According to the Centers for Disease Control and Prevention (CDC) (2016), a vaccination has
not been found to prevent the Zika virus, a disease that has been transmitted to humans through
mosquito bites from mosquitoes that are most active during the day. Zika has been found in
many countries around the globe, and its range is expanding. The symptoms of Zika are
generally mild, last about a week, and include fever, rash, joint pain, and/or conjunctivitis.
Symptoms are generally so mild that many victims will not know they have been infected, but
about 20% of those individuals who are bitten will develop Zika. The most concerning symptom
of Zika affects pregnant women, whose babies may develop microcephaly.
In general, the CDC (2016) has recommended that people wear long-sleeved shirts and long
pants when outside and apply insect repellant beforehand to avoid getting bitten. People who
possibly have been infected with the Zika virus are urged to use a condom during sexual contact
to avoid spreading the virus to others. In fact, some countries, such as El Salvador, have
recommended that women avoid pregnancy for the next two years (The New York Times,
1/25/16). The CDC has also recommended that any vessels or containers of open water be
protected from access to mosquitoes so that breeding cycles are disrupted. Brazil has begun a
massive campaign to stop mosquitoes from accessing breeding grounds by closing their access
to water collection systems and other sources of standing or still water. Could something like the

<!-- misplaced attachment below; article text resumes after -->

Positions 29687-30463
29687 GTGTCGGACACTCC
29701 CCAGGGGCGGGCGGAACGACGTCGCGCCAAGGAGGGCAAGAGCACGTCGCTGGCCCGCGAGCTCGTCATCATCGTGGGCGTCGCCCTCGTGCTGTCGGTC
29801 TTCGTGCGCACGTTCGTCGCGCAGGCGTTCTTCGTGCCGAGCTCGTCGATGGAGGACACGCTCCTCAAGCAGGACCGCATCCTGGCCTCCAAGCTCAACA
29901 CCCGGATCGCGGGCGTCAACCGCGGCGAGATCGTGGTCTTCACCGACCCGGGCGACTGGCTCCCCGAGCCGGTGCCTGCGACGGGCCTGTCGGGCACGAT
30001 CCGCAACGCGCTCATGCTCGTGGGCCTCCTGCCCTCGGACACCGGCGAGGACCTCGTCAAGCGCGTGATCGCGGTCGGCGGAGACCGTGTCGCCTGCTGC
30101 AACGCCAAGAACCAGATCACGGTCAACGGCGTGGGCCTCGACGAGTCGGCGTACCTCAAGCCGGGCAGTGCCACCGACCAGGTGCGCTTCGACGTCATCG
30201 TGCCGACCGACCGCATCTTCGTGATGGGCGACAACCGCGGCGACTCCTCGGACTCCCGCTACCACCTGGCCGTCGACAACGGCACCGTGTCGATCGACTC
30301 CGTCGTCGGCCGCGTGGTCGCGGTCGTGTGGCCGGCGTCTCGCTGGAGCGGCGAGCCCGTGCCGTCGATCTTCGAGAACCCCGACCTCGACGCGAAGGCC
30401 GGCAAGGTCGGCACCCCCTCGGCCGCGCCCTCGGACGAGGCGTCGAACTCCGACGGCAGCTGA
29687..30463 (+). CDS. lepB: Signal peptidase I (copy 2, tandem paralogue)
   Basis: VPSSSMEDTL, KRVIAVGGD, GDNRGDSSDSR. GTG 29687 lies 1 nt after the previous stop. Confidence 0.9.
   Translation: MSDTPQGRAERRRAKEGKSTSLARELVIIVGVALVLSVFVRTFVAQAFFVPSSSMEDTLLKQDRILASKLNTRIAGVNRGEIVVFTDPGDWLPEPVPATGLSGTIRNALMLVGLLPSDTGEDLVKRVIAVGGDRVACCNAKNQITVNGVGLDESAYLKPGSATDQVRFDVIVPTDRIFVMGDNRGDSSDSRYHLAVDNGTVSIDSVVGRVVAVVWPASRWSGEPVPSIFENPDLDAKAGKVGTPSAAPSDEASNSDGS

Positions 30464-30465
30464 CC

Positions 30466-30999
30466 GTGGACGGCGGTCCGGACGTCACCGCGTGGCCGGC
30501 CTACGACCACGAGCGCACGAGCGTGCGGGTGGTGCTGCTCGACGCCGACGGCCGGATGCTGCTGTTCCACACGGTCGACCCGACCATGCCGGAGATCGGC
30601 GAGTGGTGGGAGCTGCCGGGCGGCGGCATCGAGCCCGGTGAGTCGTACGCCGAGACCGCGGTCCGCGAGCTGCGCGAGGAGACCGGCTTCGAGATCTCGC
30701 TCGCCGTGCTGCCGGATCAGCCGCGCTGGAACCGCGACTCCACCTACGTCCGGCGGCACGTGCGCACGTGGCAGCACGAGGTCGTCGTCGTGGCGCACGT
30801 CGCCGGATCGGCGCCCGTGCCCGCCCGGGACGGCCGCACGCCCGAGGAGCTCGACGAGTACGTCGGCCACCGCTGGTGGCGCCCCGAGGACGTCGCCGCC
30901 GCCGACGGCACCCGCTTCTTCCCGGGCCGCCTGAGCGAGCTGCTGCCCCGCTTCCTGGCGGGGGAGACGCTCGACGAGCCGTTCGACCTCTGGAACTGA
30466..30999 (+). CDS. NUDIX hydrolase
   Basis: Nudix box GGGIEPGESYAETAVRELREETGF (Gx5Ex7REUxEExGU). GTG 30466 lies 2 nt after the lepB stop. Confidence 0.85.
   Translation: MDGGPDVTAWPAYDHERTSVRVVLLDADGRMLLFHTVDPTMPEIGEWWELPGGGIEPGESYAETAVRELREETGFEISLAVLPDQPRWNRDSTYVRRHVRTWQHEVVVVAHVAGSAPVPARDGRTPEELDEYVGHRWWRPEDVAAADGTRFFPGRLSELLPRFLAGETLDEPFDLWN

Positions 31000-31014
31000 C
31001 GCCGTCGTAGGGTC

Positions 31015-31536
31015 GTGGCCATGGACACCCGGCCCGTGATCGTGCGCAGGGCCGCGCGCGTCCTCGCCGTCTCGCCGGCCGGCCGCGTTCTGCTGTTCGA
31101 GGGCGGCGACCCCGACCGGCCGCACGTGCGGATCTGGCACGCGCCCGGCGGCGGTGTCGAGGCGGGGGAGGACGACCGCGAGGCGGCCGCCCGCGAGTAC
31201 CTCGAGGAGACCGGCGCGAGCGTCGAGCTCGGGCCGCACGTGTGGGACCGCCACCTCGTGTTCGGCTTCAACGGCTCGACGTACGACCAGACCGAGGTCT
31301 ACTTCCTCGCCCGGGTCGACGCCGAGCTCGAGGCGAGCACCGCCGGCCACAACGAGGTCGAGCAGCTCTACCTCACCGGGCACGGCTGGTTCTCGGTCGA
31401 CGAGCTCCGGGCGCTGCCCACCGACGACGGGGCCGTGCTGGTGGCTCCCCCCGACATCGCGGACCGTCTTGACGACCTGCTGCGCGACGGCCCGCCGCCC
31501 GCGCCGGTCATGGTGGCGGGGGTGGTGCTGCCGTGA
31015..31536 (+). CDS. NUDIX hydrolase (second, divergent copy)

Zika virus begin in your neighborhood?
In this Discussion, you will examine your neighborhood through the eyes of the public health
nurse or a nurse epidemiologist.
To prepare for this Discussion:
Walk around a two-block radius near where you live or work.
Look to see if you can spot any areas where mosquitoes may reproduce. These sites may
include abandoned tires, rainwater collection systems that have been installed at homes, parks
or golf courses, low sections at roadsides or near sidewalks, and the like. You may include
pictures of sites that you find to enhance your discussion thread.
Note any positive or negative findings that you observe. Have steps been taken to prevent
Find out what your community health department does for mosquito abatement.
Discover who in your community you would contact to report deficiencies/negative findings.
Determine what you can do, as a PHN, to change policy to reduce mosquito breeding grounds in
By Day 3
Post your findings regarding mosquito breeding grounds in a two-block radius near where you
live or work. Include any preventative strategies you can see that are already in place. Report on
the role your local health department plays in mosquito abatement and to whom you would report
negative findings. Then, describe your role as a BSN in changing policy to ensure a healthier
climate (reduced mosquito breeding grounds) in your neighborhood.
Support your response with references from the professional nursing literature.
Note Initial Post: A 3-paragraph (at least 350 words) response. Be sure to use evidence from the
readings and include in-text citations. Utilize essay-level writing practice and skills, including the
use of transitional material and organizational frames. Avoid quotes; paraphrase to incorporate
evidence into your own writing. A reference list is required. Use the most current evidence
(usually ≤ 5 years old).